Importance of Parents in Education
a False Excuse for Student Failure
By Thomas F Kelly, P h. D.
The Wall Street Journal recently published an article entitled, “The Secret of a Charter School’s Success? Parents” The article points out that the charter school only accepts students whose parents are committed to supporting their education. The writer attributes that as the primary reason for their success.
I don’t doubt the value of such support. I congratulate charter schools on their very real success. Unfortunately, we also have millions of students who, for a variety of reasons do not and will not have such parent support. One could conclude from the article that they are just not going to make it.
Lack of parent support has served as a convenient excuse in many schools when these students fail. I once had a graduate student in my administrative training class who went on a rant about how he cannot get parent support. Thus implying, “What am I supposed to do?” I responded, “you are in this class because you want to be an educational leader. Is that correct?” He said yes. I said then what are you going to do about it besides complain? He obviously was embarrassed and did not respond.
We are suffering from cause – effect confusion. The effect we all want is high student achievement. The cause we want is the means to cause such achievement. Schools have a curriculum (I call it an instructional program) they use to teach reading, mathematics, social studies, etc. The program is the tools (methods, materials,) the teacher uses to teach. We hear often of teacher effectiveness. In fact, the effectiveness we get (i e achievement) is the product not only of the teacher but also of the curriculum or program effectiveness.
When I became a teacher in 1964 one of the things I was taught is that I would serve “in loco parentis.” Teachers spend about 35 hours a week with students in school. I always believed from 9:00 to 3:00 I was their parent. More important is the question what can I do to serve my students, including those who do not have that support. The education of all students in school is the responsibility of the teachers/schools, not their parents. I am responsible for all my students’ achievement, regardless of their condition at home.
I have worked with many schools that committed very heavily to increasing parent involvement. In the end those parents that could and would be involved did and those who could not or would not remained uninvolved.
Unless and until schools accept unconditional responsibility for student achievement, millions of students will be seriously undereducated at best. Blaming the students, teachers and/or their unhelpful parents will do nothing to enable their success. At the same time those are false reasons for the school’s failure.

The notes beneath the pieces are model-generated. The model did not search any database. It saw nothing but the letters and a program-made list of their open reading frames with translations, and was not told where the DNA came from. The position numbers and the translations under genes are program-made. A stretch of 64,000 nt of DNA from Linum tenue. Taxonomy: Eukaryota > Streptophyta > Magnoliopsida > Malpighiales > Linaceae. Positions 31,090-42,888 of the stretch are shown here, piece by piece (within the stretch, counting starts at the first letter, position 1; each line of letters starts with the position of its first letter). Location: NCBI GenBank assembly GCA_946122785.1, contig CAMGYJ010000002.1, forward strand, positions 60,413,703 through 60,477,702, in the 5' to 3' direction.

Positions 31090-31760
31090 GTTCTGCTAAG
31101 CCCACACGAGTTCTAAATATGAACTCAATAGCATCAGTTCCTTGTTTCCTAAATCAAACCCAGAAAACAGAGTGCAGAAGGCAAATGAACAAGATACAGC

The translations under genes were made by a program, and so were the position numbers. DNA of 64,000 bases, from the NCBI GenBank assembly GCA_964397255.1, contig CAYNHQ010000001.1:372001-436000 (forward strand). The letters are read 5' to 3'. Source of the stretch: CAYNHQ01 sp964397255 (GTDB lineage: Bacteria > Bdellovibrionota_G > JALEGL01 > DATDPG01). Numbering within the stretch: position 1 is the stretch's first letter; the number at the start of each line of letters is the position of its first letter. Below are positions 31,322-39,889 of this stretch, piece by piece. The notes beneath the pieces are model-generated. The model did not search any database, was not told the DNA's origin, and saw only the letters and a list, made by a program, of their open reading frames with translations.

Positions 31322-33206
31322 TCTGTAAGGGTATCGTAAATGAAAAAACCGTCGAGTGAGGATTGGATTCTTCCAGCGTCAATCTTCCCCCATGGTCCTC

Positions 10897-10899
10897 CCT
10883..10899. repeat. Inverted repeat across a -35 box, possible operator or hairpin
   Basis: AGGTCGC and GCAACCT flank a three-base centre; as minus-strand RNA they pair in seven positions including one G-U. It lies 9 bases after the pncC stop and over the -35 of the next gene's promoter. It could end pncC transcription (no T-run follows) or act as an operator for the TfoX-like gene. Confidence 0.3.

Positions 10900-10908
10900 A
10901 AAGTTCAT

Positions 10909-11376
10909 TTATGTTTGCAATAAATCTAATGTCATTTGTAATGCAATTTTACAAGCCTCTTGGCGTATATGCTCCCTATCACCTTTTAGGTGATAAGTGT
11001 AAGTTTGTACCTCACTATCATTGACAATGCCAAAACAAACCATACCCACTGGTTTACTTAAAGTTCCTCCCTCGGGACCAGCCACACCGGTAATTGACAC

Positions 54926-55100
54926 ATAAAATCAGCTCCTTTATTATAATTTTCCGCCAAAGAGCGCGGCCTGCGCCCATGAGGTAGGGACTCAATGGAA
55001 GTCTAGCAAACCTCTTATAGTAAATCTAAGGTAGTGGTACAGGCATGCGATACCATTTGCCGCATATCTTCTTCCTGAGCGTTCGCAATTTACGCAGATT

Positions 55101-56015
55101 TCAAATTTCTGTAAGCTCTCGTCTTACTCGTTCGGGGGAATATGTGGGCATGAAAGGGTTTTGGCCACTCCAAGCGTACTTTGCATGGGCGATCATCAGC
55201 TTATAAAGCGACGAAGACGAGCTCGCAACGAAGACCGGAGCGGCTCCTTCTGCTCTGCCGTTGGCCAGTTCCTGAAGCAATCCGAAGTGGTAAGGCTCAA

The truth is the more effective the school is the higher the achievement of all its students. Effective instructional programs effectively delivered by definition engage all students in learning. If they don’t engage all students, they are not effective programs and need to be modified or replaced. Effective programs do not require any parent involvement or support. While educators cannot control what happens at home, they can control what happens in school.
For example, if a student or class has poor test results in reading the cause can be found in their ineffective reading program. It is not the student that needs to be improved but the ineffective reading program he does not learn from. Student reading achievement is an effect. Its cause is the reading instruction the student is receiving. If we improve that reading program to be effective his reading achievement will increase and will show on reading tests.
The same is true for mathematics achievement which is caused by the mathematics instructional program. Indeed, the same cause – effect relationship exists between achievement in any academic subject and the instructional program used to teach it.
The moral of the story is stop trying to improve the students, parents and teachers and work instead to improve the instructional programs they use. As the effectiveness of our instructional programs increases so will the achievement of our students and success of our teachers and schools. Program improvement is the heart of school improvement.
Dr Kelly’s latest book is “We Can do More and Better with Less, 2019 edition. It provides many examples of successful strategies and practices that cause high achievement by all students. It is the teacher’s job to empower students to learn and administrator’s job to empower teachers to teach. It is the school’s responsibility. This is a win – win – win proposition. Students, teachers and parents all win. It can be done.